I should think about taking medicine in this stage of hypertension after three to six months of nonpharmacologic therapy. If it isn’t addressed, there is also a danger of atherosclerosis, which is a thickening or hardening of the arteries brought on by a buildup of plaque in the inner lining of an artery. High cholesterol and triglyceride levels, high blood pressure, smoking, diabetes, obesity, physical activity, and consumption of saturated fats are all potential risk factors for atherosclerosis.
Hypertension Stage II
Systolic and diastolic values of at least 140 and 90, respectively indicate hypertension Stage II. It is typically treated with a combination of drugs and advice on leading a healthy lifestyle. Since this stage of hypertension is more severe than the earlier one, it needs to be closely monitored.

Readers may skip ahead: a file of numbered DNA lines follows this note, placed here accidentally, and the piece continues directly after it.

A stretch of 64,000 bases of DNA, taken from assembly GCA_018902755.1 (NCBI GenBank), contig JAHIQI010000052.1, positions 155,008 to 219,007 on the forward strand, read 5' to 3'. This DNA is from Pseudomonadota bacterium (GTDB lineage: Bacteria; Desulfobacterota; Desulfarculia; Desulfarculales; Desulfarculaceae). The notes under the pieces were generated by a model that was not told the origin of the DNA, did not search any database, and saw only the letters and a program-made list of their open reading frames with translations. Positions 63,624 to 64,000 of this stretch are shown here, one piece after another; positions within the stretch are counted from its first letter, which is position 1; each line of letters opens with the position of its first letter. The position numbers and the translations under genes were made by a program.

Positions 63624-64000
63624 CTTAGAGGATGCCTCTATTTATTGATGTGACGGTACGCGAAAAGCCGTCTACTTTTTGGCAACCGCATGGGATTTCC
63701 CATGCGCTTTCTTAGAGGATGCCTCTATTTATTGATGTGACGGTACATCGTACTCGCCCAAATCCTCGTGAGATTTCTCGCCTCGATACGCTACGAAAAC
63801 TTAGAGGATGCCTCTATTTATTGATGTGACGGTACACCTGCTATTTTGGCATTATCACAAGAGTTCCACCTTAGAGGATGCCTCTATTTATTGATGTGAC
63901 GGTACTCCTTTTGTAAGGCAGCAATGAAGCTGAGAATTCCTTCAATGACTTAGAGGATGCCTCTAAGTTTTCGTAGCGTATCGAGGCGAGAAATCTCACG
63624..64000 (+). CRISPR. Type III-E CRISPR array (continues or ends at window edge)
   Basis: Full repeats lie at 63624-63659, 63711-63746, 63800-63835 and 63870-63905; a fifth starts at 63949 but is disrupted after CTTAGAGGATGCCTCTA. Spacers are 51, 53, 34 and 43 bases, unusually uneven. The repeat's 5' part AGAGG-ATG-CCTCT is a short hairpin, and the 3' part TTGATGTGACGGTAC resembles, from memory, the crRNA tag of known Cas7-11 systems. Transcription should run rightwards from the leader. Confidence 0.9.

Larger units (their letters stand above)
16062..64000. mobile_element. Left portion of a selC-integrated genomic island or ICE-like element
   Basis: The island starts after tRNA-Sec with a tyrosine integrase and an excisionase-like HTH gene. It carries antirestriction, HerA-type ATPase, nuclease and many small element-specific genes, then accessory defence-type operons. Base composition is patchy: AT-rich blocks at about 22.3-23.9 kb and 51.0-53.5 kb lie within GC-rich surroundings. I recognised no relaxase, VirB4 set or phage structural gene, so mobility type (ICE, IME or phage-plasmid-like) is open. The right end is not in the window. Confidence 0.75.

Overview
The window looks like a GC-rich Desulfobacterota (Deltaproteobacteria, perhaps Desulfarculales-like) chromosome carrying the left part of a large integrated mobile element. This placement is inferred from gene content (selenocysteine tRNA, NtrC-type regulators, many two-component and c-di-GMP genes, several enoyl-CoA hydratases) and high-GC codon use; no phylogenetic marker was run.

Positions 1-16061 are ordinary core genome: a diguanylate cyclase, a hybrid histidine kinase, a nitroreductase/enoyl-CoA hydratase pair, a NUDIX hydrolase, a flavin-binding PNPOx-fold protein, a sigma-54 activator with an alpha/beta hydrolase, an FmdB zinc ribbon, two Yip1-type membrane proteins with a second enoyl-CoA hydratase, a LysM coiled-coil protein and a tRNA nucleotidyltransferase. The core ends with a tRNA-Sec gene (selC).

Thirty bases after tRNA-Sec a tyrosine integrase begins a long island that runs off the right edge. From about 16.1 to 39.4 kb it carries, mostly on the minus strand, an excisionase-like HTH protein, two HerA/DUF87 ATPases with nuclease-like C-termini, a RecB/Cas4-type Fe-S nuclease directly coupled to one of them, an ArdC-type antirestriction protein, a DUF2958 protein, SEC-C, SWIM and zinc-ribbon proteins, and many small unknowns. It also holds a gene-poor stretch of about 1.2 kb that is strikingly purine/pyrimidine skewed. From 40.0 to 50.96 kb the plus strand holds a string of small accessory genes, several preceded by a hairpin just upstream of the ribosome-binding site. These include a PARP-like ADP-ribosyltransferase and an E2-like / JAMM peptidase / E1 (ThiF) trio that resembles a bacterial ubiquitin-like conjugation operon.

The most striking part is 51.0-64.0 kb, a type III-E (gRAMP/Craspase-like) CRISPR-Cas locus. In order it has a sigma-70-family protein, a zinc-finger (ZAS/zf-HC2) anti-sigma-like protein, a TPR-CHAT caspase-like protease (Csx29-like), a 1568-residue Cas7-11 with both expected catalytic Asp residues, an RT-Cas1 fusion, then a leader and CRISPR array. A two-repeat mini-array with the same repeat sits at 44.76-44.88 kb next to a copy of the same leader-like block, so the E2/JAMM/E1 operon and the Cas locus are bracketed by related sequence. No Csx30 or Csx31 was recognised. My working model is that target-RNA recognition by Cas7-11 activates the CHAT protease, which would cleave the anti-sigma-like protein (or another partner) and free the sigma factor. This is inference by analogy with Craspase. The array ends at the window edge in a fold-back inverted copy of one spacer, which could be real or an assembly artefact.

When the systolic blood pressure reading surpasses 180, and the diastolic reading goes above 120, a hypertensive crisis stage, which is a medical emergency. Emergency treatment should be sought if there are symptoms of stroke, headache, visual changes, dizziness, chest pain, or shortness of breath because immediate organ damage can occur.
How to Measure Blood Pressure?
You can take your blood pressure at home using a wrist blood pressure monitor or an upper arm cuff blood pressure monitor. Experts often suggest upper arm cuffs since they are the most accurate. A manual and a digital monitor can be found on the upper arm cuffs. Both are effective, but a digital one will be simpler to use correctly if you regularly take your blood pressure yourself.
- Using a digital upper arm cuff, take your blood pressure precisely by first sitting calmly and upright for a few minutes to give your body a chance to unwind.
- Be sure to straighten your ankles and legs and support your back with something comfortable.